Roque de Los Muchachos Observatory, Spain
This amazing observatory is located in Spain and it is considered to be one of the most famous observatories in the world. It is situated at the best spot of Spain’s Canary Islands which fetches you all the astronomical-friendly atmospheric conditions so that you could make the most while touring this amazing observatory. More than 60 scientific institutions from 17 different countries have visited to observe at the fleet of telescopes that are stationed in this observatory. This observatory is considered to be one of the most extensive observatories of the world. It is located at an altitude of 8,000 feet above the sea level and the most sought-after telescope here is the Swedish 1-m Solar Telescope which is also considered to be the largest solar telescope of Europe.
Sydney Observatory, Australia
The amazing Sydney Observatory is not only positioned to give you a clear image of the night sky but also offer you a beautiful view of the Sydney Harbor. The inside of this observatory is all about the operation of a planetarium as well as a museum that is able to house a wealth of meteorology, astronomy as well as timekeeping equipment. Once you have finished exploring and browsing this observatory during the day time, you must reserve the night time by making the most of observing one of the two telescopes of the observatory. The first one is controlled by a computer and the second telescope is an 1874 refracting telescope which is also considered to be the oldest working telescope throughout the territory of Australia. This observatory is made open from 10 am to 5 pm daily. You always get the opportunity to reserve your nighttime session in advance by the way of doing it online.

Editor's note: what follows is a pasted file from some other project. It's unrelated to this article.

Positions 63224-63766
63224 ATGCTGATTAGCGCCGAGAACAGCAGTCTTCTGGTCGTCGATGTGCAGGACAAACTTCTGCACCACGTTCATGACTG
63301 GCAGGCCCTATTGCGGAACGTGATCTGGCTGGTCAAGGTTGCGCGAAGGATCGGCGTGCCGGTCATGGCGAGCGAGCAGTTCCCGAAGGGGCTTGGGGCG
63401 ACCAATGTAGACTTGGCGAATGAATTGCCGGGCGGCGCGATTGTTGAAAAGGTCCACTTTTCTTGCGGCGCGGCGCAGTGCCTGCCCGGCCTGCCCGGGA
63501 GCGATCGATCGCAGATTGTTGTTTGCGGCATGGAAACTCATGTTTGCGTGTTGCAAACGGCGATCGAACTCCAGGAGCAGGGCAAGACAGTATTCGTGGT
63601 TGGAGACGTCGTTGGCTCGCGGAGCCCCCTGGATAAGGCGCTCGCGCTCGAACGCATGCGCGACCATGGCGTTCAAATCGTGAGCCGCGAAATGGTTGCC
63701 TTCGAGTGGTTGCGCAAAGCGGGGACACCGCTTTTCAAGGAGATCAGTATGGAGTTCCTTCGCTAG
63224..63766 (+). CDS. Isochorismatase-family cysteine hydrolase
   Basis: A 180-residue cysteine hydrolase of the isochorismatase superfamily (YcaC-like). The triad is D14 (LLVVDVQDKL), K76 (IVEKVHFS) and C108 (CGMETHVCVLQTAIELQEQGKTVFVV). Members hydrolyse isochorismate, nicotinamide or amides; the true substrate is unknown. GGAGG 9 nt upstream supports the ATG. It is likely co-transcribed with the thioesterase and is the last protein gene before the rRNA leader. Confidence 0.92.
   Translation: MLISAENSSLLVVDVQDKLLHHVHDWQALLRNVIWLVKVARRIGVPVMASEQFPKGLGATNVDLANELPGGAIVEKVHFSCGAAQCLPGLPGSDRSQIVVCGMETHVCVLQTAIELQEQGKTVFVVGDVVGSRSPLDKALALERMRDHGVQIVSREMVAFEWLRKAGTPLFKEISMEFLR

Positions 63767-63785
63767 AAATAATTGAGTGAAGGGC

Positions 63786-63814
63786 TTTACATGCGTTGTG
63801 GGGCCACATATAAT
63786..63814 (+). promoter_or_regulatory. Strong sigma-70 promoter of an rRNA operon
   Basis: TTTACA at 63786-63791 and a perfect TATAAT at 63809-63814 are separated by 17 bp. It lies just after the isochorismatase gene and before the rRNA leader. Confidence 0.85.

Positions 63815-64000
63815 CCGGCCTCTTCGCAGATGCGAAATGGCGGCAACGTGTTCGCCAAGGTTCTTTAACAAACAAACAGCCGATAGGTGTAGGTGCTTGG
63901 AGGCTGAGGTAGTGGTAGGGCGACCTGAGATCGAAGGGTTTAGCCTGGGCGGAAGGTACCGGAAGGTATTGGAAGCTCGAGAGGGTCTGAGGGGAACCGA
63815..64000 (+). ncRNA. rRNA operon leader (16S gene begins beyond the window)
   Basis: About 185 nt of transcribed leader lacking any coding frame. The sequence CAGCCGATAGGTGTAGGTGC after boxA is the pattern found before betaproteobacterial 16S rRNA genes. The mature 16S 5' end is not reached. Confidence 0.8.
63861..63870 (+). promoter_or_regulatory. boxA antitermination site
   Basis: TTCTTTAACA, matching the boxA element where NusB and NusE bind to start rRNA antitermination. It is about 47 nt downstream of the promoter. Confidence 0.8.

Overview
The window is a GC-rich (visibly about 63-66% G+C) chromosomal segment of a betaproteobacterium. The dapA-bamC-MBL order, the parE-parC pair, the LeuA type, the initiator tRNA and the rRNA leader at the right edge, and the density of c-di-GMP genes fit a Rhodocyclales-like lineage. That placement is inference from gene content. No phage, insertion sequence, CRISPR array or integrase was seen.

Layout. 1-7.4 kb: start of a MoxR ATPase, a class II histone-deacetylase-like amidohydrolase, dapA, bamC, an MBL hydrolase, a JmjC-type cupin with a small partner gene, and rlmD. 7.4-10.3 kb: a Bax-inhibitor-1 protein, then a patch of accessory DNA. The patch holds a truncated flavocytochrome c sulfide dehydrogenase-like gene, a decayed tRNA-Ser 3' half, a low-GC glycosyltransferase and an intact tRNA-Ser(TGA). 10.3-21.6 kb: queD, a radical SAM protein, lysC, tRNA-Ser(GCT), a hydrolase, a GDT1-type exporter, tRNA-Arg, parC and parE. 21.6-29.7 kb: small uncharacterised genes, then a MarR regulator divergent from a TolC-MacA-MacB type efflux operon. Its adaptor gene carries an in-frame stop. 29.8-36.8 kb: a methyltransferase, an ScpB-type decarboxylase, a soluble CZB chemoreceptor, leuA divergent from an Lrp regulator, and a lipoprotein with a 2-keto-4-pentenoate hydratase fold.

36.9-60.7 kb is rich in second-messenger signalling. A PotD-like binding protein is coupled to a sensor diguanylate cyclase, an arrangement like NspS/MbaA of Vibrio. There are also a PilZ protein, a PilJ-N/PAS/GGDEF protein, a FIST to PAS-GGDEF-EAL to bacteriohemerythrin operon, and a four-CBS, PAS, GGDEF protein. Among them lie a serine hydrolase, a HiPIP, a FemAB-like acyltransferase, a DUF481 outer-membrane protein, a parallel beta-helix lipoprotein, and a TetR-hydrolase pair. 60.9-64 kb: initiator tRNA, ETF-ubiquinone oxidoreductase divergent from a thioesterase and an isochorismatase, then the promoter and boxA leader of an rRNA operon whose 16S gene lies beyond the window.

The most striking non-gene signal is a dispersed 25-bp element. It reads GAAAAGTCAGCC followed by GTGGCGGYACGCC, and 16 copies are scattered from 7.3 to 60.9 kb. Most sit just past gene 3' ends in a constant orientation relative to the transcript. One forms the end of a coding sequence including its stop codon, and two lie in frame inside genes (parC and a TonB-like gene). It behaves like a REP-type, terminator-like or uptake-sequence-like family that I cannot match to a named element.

Mauna Kea, USA
Mauna Kea is located at an altitude of 14,000 feet above the level of the sea on Hawaii’s Mauna Kea and is considered to be one of the most famous astronomical observatories of the world. There is clear sky 90 percent of the year, thereby making this volcanic mountain attractive to the astronomers. Around 11 countries have set up their shop at this observatory considering its favorable weather and sky conditions. Thus, this makes this observatory a home base for some of the biggest telescopes in the world. For all the visitors who deal with any sort of altitude sickness at the top, below the summit has an Onizuka Center for International Astronomy Visitor Information Station. You can spot many telescopes which are available for the public use which also includes a solar telescope that it fitted with protective filters to let you stare at the mighty sun. The nighttime sessions at this observatory are something that you must not miss experiencing.
South Pole Telescope, Antarctica